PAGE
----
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Senior Art Exhibition showcases development of students’ individual artistry at Puget Sound

In an amazing display of teamwork, the senior art majors will be putting on a show displaying their final projects in Kittredge Gallery. To see the work and visit with the artists come to the gallery on Wednesday April 24 from 5-7 p.m. The artists have promised refreshments and more importantly a cohesive, beautiful and diverse show.
This year’s group features six sculptors—Erin Wheary, Yuri Kahan, Erin Fremder, Ben Sample, Mara Felman and Elisabeth Geissinger; six painters—Louise Blake, Tess Warner, Ursula Beck, Kelsey Vogan, Lehualani Shiroma and Val Cordova; one ceramicist, KC Paulsen; and one printmaker, Symantha Lee-Harkins. In an interview with the group’s public relations committee, the strength of the different works and how they will fit together was a common theme.
“[The show is] how we have come together as individuals,” Wheary said.
“The pieces have the same standard of finish, everything deserves the spotlight, which makes it really hard for the installation committee,” Sample said.
The diversity in the artwork is especially evident in the artists’ inspirations: movement of dancers, the controversy behind guns, the California dream, displacement of native Hawaiians, psychological environment and the relationship between all beings, just to name a few.
The materials and ideas used show an incredible amount of thought and precision. Combining cement with earthy materials to experiment with new textures and using rubber to exaggerate the tension of deforming rigid materials are just two examples of work that will be displayed. Another artist explores the relationship between two- and three-dimensional art.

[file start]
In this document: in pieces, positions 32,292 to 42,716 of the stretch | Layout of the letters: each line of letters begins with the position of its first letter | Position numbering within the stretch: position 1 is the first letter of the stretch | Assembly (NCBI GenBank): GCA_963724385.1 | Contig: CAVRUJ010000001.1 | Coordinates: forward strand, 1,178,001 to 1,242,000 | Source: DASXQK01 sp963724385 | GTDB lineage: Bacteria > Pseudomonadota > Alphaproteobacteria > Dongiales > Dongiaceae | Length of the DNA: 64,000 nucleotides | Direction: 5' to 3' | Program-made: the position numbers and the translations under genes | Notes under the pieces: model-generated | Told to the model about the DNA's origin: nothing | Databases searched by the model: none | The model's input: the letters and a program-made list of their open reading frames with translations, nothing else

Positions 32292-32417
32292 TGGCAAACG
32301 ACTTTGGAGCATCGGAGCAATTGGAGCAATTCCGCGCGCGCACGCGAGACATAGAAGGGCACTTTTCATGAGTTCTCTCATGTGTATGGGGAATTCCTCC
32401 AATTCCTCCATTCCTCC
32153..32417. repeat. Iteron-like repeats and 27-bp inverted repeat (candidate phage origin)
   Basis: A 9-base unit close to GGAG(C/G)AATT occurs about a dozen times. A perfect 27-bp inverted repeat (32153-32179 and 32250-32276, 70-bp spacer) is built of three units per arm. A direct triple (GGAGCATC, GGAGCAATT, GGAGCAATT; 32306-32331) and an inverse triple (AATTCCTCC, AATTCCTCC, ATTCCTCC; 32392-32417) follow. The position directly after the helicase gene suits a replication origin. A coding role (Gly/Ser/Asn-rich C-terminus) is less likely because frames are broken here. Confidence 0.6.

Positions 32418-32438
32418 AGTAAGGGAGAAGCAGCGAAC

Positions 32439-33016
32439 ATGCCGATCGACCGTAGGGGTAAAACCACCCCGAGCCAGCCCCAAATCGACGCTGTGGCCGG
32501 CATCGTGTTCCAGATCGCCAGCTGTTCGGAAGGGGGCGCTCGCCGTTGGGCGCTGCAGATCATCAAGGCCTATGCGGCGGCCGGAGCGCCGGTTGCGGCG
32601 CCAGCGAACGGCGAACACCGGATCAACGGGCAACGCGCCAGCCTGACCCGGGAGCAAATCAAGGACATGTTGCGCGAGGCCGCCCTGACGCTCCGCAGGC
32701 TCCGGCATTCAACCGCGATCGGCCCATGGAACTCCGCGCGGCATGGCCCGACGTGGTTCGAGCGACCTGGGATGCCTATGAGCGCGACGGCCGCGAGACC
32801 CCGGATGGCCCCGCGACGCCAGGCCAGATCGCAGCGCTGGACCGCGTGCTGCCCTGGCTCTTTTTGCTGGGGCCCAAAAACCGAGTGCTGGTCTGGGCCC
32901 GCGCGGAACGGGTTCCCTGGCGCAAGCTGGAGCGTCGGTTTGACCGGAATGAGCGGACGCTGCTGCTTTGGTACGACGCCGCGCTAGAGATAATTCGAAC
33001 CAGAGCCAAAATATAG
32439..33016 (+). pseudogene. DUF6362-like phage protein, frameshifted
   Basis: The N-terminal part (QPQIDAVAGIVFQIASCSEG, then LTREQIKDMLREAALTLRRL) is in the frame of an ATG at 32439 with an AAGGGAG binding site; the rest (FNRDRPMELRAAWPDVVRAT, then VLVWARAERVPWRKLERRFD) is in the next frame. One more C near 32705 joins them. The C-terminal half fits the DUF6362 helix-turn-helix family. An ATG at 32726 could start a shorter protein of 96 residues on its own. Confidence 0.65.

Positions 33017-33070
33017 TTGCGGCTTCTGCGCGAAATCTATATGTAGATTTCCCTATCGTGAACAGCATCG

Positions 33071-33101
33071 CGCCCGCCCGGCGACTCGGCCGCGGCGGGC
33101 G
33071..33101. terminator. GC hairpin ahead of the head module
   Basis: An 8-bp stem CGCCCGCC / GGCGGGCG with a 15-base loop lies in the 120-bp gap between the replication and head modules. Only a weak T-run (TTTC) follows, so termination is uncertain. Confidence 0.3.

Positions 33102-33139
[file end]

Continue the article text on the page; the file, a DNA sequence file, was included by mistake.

The idea of taking something fragile and traditionally beautiful and re-contextualizing it will intrigue visitors of the show, as will a couple multi-media presentations, one combining printmaking and film. If none of those have sparked your interest yet, there will be other works that speak to your heart.
Art majors sometimes get a bad rep, but with three-hour long studio classes there is a lot of work to be done.
“The major is just as much work as biochem, for example, it is just a different kind of work,” Warner said.
The effort each and every one of the artists has put into this show will be evident. Art majors are aware of the daunting show from before they declare their major. Many start thinking about their final projects years in advance, but it isn’t until senior year that they are set free to make their own work.
For most studio art classes all work fulfills an assignment or requirements, but for the senior show the work really comes directly from the artist’s own conceptualization.
“It is in a way the most raw art you make, and it is on display for all of campus to see,” Vogan said.
The Senior Art Exhibition in a way shows how each individual artist has developed in the span of the year they have been working on this project, but also in the four years that they have been at Puget Sound.
The major is small enough that the group knows each other well, supporting and watching as each artist takes up his or her own independent work.
In a critique of each other’s art, everyone takes it seriously because they are so invested and that is when you know you have a good group. Everyone wants everyone else to succeed.
It therefore takes guts to be an artist, as well as a lot of work, time and thought. All of those traits have also gone into putting together the final Senior Art Exhibition, conveniently at a time when families and friends will be on campus. To see one of the most amazing displays of student determinism, creative thought and ingenuity visit the Kittredge Art Gallery.
Kittredge Gallery will be showcasing the Senior Art Exhibition from April 22 to May 18; gallery hours are Monday through Friday 10 a.m. to 5 p.m.